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    3. Gee Anonymous 13:00, partisan much? As much as *you* may not like the idea, it only makes sense, *especially* if fewer than one third of Canadians vote for the party that squeaks out a plurality of seats and the 2nd place party finishes a mere 0.3% points behind. What do you mean "Canada" will never allow it? The 31.7% will take up arms to prevent it from happening? Harper will prorogue parliament indefinitely? The 68.3% that wished for a different government will humbly refrain from supporting the legitimate right of the parliamentary majority to unite? This happened before in Ontario, you do realize? 1985; go read up about it. The world didn't come to an end. Sheesh...

      Dom

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    4. Ah, so then you would have disapproved of the Liberal-Conservative coalition that held power in BC from the Second World War right on through to the rise of Social Credit? That too was a coalition of the second and third place parties, but I suspect your complaining won't encompass it for strictly partisan reasons.

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    5. Anonymous 13:00, educate yourself on the constitution, and on the history of Canada, and then come back. A government by the second place party supported by the third was formed in Ontario after the 1985 election.

      In a situation such as this one, the Conservatives would also have been the second place party in terms of percentage of the vote. Losing the popular vote deprives a Conservative attempt to cling to the reigns of power of a lot of its legitimacy.

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    6. What if fewer than a third of the people vote for the party that wins a majority? That's how Alberta's election went in 1921 - the UFA won a majority with 29% of the vote (the Liberals won 34% of the vote, but lost power).

      The popular vote doesn't matter. Only the seat distribution matters. And I agree that the 2nd and 3rd parties are well within their rights to defeat the throne speech and try to form a government themselves.

      We don't elect parties. We elect representatives.

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    7. It will be a majority or bust for the Conservatives in 2015.

      A "coalition of losers" could have occurred in 2008 and be publicly accepted, if the Liberals and NDP executed it properly. The biggest mistake was having Gilles Duceppe present during the signing, which gave the impression that the separatists were involved in the coalition government. Moreover, the Liberal Party had internal divisions with Ignatieff and co. believing they can win the next election outright and not rely on NDP support. This made the proposed coalition seem very flimsy.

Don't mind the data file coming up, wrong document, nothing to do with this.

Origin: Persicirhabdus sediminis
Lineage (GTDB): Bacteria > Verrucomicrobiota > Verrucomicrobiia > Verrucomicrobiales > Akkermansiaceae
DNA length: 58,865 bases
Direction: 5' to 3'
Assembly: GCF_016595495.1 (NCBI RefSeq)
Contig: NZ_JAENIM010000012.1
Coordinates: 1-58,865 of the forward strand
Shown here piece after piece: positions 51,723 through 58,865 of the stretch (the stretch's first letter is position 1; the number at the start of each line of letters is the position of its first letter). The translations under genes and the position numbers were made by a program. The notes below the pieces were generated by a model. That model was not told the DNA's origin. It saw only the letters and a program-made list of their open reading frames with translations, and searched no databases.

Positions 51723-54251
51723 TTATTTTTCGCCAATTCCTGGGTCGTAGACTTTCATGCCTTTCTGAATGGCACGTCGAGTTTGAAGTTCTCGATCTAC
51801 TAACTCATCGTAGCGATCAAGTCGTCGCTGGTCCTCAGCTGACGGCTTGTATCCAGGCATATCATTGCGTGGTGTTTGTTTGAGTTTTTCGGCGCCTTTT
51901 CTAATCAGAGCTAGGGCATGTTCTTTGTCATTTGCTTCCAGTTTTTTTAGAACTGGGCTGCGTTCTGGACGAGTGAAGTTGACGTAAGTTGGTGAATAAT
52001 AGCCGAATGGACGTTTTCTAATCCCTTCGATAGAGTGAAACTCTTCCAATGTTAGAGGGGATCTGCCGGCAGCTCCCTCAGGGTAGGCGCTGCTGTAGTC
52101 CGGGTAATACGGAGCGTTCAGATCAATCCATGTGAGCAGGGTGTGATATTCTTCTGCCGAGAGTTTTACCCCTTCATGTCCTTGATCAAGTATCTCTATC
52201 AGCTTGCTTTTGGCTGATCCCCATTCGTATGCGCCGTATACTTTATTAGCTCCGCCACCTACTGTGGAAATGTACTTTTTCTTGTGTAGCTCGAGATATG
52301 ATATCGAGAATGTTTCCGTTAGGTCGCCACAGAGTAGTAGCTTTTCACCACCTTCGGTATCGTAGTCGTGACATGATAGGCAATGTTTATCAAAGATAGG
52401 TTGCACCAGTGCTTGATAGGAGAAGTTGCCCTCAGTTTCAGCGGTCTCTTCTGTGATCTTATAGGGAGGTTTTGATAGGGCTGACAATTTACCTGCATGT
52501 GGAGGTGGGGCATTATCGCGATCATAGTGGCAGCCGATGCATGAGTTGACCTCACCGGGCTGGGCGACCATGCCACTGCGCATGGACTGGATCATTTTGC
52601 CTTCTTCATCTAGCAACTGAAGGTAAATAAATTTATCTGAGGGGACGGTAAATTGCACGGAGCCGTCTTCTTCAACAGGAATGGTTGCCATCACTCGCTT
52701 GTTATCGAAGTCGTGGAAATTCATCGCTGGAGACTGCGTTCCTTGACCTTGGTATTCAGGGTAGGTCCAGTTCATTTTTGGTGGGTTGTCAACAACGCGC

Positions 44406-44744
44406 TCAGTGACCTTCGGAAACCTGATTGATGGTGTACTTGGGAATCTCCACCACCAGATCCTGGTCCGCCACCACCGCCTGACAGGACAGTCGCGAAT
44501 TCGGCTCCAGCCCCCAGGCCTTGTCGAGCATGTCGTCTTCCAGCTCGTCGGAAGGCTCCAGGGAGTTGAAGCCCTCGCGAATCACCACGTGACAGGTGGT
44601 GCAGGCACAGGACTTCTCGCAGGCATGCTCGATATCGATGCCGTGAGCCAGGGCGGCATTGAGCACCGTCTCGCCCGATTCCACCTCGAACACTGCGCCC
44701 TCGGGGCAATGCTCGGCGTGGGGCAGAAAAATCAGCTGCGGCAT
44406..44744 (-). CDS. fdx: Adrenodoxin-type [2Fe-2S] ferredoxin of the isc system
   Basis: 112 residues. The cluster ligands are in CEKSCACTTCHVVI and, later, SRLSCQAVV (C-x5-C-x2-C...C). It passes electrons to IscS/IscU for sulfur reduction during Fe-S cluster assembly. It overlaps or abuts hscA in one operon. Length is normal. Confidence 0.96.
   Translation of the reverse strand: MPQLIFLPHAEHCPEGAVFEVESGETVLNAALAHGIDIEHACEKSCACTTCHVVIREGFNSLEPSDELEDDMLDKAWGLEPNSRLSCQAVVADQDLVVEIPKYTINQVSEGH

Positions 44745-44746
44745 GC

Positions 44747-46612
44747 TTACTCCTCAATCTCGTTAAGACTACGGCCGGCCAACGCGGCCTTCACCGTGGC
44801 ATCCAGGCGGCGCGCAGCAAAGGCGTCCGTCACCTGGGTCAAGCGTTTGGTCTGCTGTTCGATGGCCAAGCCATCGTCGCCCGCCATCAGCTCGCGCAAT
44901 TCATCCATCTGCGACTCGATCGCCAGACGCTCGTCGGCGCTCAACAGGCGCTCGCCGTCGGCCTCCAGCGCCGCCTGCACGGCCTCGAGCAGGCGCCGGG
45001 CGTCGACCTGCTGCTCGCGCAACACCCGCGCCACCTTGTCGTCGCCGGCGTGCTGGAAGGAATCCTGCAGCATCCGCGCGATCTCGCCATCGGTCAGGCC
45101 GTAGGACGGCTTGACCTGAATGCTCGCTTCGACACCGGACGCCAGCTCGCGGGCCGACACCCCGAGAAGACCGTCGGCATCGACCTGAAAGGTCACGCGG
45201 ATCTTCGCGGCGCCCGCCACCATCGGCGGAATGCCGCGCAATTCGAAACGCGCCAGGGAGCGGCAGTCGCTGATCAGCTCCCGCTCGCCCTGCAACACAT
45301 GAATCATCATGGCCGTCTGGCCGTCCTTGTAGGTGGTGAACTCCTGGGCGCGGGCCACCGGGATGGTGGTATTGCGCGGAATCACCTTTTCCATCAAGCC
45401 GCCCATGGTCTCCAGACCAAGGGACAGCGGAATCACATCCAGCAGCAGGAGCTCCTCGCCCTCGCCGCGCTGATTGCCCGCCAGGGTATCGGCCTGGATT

The Conservatives were very clever in demonizing the coalition, and even used the coalition boogeyman in the 2011 election. Any attempt of the Conservatives demonizing a coalition in 2015 would backfire as moderate voters may be more comfortable with a NDP government propped up the Liberals, rather than an outright NDP majority.

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    8. While the popular vote is not the controlling or primary consideration, it goes to the public perception of legitimacy. The FPTP system produces absurd results like the UFA result, which is one of its primary problems. As the 2008 coalition crisis proved, it isn't enough for an arrangement to be formally legitimate. It has to be seen by the public to be legitimate.

      And while we technically elect representatives, not parties, I think you'd be hard pressed to find more than about 10% of the electorate who are voting for their local candidate as opposed to the party whose banner the candidate happens to carry.

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    9. I presume the OP listen a little too closely when the opposition was talking to form a coalition, in 2010 I think. The conservative quickly got in a propaganda too denounce such thing as anti democratic, and add a little bit of Quebec bashing as the Bloc Québécois would had been part of such coalition.

      The presence of a separatist party can bring questions up, but still it fail to see that the BQ are there too defend the interest (or what they think is the interest) of the Québécois 'till Quebec get independence or is satisfy with the federation. Québec's independance would never be solve at the Canada's parliament, but by a referendum in Quebec.

      Plus it completely miss the point that the government is form by holding the trust of a majority of the deputy. A conservative government could theoretically lose such trust if some of it's deputy were to stop voting with it. And deputy of different party could be assign a ministry. Tradition are not law, nor habit. The actual constitution only require that whoever form the government hold the trust of 50%+1 of the member of the parliament.

      We could have seen an NDP government (back when they were the third party) support by Liberals and Conservative, if they would have been so incline. The legitimacy of such government would have been as strong as the one we have actually, or any other we saw in Canada's history. As long as the rule are respected anything can be done.

      The fallacious thinking that elector elect the first party to lead and the others to be the opposition is nonsense. Elector vote for the party or candidate they think will better serve their interest and the interest of the society.

      Coalition government is the norm in many European country, and most of those have a better and more satisfying democracy. They might not manage as effectively their economy, but that beside the point as bad politician are bad, whatever the system. Also, it does happen in such place with an history of coalition government that the third party take the role of the government as the two bigger party can't agree on what to do. Rare, but it surprisingly work well for a time.

      I would also add that actually a majority of Canadian would be in favour of a coalition government, a few polls are conduct time to time and I fail to remember when their was less that 50%+1 of support for such idea. Not when a separatist party would be necessary, but that a misunderstanding of the role and power of the federal parliament. Liberals and NDP certainly do not qualify as separatist party anyways.

      So yea, their are still some Canadian that do not know how our political system really work.